Plaintiff remained in the maximum security cell block without a due process hearing and in the status of administrative segregation until December 1, 1971, when he was transferred to Graterford in order to separate those allegedly involved in the escape plot in the Pittsburgh institution.
The present case falls squarely within the Third Circuit's holding in Biagiarelli v. Sielaff, 483 F.2d 508 (3d Cir. 1973). In fact, that case is on all fours and controlling, since Biagiarelli and plaintiff were allegedly involved in the same plot to escape, and Biagiarelli was also confined in maximum security administrative segregation from October 19, 1971, to December 24, 1971, without notice of any charges or a hearing. Biagiarelli brought suit and alleged that his confinement in segregation was a due process violation and constituted cruel and unusual punishment. In Biagiarelli, the Court of Appeals first reiterated its holding in Gray v. Creamer, 465 F.2d 179, at 185 (3d Cir. 1972), where it stated:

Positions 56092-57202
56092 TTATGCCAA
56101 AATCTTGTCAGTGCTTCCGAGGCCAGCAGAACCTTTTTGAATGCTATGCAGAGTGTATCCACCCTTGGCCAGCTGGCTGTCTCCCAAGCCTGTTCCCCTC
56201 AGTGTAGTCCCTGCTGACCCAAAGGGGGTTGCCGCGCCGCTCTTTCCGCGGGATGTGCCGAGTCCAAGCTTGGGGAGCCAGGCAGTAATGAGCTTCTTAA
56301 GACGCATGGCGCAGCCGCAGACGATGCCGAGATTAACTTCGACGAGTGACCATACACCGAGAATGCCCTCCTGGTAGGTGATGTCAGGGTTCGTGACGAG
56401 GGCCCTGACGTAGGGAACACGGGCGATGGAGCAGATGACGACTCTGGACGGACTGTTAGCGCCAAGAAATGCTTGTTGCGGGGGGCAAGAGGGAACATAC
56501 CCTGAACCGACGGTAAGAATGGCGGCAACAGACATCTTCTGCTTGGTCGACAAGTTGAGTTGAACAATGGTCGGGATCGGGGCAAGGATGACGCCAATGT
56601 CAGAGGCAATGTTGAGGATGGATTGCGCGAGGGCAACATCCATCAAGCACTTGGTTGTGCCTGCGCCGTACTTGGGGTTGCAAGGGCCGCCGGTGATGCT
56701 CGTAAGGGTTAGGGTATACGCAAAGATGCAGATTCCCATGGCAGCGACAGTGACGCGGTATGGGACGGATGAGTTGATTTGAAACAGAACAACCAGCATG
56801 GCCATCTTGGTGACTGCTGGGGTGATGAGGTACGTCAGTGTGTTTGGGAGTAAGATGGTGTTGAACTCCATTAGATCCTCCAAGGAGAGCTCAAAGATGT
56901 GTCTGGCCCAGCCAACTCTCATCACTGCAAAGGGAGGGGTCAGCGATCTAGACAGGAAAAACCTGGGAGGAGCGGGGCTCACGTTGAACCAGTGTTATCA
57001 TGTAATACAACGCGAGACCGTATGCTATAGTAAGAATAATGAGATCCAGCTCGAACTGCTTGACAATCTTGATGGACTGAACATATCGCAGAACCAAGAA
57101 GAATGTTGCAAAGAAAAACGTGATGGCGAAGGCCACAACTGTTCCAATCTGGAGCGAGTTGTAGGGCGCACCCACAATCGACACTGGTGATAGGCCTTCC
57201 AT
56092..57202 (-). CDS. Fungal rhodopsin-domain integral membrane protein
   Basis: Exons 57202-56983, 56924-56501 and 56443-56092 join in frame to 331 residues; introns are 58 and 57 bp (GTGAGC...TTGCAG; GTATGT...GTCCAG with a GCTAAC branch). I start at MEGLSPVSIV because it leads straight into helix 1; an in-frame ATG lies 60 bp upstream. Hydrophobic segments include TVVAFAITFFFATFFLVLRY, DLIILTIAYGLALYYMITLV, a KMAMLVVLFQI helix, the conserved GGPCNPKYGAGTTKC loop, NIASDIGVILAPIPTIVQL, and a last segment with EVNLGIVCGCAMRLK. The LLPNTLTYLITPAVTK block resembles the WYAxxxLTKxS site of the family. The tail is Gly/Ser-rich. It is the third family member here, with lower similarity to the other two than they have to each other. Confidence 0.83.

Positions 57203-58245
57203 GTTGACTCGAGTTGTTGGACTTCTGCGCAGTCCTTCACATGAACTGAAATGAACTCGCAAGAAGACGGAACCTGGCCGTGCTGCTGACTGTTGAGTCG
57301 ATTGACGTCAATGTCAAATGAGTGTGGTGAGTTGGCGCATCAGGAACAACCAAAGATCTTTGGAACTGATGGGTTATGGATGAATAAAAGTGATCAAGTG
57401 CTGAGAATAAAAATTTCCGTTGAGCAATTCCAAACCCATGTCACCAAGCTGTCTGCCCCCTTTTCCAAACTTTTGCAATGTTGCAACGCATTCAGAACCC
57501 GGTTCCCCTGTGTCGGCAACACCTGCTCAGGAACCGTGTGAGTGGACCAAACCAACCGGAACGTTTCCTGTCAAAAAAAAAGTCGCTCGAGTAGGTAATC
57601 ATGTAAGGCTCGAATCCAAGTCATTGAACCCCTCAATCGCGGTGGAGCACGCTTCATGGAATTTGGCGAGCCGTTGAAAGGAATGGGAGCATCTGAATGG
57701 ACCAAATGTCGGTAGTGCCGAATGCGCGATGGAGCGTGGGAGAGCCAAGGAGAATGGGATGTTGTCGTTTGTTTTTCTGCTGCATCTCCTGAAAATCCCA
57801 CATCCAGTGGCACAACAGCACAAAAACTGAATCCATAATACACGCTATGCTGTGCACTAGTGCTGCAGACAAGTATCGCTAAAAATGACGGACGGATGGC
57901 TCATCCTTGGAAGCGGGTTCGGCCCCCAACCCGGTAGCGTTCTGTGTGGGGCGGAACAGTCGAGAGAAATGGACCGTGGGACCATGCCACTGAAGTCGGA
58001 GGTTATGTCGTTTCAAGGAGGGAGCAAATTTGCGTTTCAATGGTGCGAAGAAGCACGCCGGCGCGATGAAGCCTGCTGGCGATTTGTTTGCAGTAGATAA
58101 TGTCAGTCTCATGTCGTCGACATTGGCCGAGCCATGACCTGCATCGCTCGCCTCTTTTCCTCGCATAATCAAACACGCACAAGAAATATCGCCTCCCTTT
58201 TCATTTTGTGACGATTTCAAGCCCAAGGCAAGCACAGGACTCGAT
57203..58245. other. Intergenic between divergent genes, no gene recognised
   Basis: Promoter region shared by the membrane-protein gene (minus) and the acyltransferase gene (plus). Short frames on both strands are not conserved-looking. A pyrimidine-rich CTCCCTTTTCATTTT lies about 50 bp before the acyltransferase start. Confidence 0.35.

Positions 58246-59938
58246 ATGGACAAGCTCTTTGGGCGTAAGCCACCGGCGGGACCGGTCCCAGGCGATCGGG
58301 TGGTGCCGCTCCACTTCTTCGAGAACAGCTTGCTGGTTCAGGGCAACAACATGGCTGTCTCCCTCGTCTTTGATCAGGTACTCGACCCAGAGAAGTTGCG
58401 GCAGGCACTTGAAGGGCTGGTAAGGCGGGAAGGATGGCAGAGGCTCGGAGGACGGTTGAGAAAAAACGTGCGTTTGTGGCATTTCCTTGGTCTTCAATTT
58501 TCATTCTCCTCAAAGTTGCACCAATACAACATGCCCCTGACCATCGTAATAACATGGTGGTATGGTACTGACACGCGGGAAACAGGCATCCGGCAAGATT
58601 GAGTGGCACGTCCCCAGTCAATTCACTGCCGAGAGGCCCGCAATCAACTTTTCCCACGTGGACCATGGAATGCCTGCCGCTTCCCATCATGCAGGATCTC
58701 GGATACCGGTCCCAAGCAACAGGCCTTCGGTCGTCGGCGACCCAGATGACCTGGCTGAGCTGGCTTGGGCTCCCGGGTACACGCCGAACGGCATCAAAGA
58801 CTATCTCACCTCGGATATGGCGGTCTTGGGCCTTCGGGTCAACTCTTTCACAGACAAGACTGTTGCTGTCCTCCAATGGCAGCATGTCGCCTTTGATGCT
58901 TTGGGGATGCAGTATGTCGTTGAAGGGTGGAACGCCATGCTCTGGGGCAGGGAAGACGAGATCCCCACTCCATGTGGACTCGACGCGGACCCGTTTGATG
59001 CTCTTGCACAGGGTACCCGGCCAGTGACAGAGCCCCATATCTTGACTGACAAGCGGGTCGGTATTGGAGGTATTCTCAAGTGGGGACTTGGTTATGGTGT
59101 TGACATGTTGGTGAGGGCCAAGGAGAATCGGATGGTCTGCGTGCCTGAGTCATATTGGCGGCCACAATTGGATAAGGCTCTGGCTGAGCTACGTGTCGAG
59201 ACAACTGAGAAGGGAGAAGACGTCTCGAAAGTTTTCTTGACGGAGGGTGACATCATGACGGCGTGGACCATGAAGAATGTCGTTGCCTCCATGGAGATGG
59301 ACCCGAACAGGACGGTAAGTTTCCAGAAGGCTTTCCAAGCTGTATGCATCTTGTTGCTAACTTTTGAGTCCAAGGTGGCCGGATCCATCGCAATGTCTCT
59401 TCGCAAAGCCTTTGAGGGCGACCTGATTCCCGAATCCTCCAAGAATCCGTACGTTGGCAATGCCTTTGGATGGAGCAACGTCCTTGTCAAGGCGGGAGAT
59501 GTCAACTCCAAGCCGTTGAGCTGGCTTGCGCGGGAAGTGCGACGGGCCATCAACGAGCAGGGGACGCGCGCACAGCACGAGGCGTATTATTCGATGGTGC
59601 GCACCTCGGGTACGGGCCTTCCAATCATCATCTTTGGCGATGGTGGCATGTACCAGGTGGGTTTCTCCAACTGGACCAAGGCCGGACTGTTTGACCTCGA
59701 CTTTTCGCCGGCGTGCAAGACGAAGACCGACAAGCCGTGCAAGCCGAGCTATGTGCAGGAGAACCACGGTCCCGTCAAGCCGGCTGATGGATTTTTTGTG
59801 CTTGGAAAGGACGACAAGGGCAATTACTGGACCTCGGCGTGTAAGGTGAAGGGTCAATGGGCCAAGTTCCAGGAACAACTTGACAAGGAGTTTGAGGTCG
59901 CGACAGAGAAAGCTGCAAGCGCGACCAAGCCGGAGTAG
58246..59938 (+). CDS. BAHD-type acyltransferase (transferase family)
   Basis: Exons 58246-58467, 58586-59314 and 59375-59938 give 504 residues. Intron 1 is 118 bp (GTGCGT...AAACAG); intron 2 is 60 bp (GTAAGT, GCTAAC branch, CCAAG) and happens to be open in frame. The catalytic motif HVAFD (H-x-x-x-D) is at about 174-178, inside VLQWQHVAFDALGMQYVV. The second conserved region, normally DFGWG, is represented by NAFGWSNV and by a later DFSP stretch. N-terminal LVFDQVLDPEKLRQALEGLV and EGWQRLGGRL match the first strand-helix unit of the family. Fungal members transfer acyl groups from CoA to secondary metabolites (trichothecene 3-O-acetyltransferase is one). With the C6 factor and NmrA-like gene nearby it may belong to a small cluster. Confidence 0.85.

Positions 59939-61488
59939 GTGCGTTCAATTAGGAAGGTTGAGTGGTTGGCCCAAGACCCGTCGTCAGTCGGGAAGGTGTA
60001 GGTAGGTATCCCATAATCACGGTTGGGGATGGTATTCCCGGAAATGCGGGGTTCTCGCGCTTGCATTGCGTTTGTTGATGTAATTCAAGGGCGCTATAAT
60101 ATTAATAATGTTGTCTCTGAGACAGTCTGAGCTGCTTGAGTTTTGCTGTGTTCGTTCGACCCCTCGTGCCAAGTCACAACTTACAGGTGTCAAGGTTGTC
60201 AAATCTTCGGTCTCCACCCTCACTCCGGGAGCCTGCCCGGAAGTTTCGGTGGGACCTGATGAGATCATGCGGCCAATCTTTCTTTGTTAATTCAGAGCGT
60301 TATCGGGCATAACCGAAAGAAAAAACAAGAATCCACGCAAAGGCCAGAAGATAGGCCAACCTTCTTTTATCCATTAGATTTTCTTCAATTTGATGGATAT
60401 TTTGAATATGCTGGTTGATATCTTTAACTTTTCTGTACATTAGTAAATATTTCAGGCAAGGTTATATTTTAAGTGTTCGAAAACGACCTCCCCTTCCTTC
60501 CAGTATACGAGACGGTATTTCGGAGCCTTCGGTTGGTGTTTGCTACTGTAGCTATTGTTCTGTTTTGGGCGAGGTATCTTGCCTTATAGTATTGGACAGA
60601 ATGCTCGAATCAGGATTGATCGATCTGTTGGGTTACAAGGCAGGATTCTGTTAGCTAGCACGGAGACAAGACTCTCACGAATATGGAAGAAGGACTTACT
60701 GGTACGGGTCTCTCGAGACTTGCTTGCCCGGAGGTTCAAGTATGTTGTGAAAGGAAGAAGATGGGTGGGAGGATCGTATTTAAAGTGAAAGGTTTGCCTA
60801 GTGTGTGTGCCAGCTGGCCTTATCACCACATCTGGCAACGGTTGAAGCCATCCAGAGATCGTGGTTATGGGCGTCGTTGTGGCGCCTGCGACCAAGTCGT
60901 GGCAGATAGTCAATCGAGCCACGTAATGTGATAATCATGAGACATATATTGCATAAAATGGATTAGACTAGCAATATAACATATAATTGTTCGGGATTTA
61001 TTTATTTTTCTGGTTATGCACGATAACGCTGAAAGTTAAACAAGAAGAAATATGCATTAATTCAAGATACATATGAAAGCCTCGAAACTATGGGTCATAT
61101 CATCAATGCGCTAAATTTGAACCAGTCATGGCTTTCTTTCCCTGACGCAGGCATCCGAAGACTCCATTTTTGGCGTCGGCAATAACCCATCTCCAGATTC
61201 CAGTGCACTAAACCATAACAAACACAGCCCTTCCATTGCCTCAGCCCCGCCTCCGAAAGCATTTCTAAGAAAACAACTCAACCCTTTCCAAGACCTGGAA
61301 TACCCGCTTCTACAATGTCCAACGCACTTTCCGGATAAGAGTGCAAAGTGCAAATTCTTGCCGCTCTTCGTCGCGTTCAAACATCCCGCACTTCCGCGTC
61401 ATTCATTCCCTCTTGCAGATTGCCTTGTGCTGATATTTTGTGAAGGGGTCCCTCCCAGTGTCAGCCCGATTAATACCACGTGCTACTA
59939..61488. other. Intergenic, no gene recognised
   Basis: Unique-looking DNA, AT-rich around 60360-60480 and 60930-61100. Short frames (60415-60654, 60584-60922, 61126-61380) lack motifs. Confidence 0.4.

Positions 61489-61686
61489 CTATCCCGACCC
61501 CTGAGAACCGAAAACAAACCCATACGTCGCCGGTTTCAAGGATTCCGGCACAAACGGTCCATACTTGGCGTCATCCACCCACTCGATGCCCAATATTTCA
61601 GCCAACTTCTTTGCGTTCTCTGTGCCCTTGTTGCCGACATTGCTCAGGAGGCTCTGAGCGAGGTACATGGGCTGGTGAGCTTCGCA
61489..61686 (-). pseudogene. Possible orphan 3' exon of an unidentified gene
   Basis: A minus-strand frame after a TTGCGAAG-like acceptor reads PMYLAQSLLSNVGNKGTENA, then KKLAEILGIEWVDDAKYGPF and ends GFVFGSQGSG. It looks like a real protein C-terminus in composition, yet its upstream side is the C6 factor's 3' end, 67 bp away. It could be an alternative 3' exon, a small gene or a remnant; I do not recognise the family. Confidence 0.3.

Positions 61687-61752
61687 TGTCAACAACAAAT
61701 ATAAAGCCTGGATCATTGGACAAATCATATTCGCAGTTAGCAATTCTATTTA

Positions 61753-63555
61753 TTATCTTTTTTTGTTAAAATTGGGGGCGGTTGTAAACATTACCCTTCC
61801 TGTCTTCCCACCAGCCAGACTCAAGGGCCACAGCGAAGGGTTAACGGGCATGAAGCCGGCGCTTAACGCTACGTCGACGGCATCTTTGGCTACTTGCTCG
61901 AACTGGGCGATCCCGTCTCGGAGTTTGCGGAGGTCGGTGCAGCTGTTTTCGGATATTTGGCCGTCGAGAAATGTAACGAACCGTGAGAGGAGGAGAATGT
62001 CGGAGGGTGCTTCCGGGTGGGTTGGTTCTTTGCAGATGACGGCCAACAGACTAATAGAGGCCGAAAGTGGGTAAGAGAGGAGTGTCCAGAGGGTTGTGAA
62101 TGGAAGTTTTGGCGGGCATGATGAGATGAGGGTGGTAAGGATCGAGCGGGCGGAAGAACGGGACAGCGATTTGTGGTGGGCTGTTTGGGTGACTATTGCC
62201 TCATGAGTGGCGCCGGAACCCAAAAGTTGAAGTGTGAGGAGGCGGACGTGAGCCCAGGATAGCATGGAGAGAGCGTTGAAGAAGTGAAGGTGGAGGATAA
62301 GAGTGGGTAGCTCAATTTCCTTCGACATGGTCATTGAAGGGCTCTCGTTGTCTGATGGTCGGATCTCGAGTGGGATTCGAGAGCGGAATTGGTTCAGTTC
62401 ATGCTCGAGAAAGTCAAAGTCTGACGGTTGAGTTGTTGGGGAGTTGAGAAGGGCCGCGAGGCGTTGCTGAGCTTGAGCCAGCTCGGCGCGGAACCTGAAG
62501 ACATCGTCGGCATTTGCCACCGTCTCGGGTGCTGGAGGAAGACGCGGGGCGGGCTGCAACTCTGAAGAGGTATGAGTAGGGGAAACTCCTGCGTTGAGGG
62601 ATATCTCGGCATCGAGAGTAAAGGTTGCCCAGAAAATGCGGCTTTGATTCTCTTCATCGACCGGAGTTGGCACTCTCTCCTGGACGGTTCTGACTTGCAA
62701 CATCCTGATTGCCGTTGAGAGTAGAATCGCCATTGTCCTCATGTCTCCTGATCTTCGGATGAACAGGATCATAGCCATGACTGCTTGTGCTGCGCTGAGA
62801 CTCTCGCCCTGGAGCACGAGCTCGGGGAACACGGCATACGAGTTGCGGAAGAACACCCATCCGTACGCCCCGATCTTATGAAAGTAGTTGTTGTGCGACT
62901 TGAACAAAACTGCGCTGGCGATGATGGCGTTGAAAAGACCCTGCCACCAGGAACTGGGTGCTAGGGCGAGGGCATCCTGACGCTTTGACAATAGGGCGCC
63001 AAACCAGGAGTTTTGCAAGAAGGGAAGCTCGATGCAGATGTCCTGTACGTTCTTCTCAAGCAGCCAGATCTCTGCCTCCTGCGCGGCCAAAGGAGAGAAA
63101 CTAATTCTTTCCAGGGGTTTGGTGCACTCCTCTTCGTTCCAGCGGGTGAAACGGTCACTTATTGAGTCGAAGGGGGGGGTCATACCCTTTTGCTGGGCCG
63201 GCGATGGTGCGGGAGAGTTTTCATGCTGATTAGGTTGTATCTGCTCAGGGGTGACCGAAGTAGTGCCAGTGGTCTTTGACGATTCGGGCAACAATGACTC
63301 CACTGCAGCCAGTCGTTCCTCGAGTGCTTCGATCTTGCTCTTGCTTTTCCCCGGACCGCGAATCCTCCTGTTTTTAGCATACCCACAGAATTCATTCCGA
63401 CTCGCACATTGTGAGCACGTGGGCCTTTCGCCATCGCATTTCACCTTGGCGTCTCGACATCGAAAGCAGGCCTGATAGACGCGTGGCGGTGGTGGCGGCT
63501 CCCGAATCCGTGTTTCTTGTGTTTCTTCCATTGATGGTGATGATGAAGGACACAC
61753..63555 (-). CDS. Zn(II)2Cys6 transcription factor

. . . the transfer of a prisoner from the general prison population to solitary confinement without either notice of the charges or a hearing
does not, absent unusual circumstances . . . meet minimal due process requirements.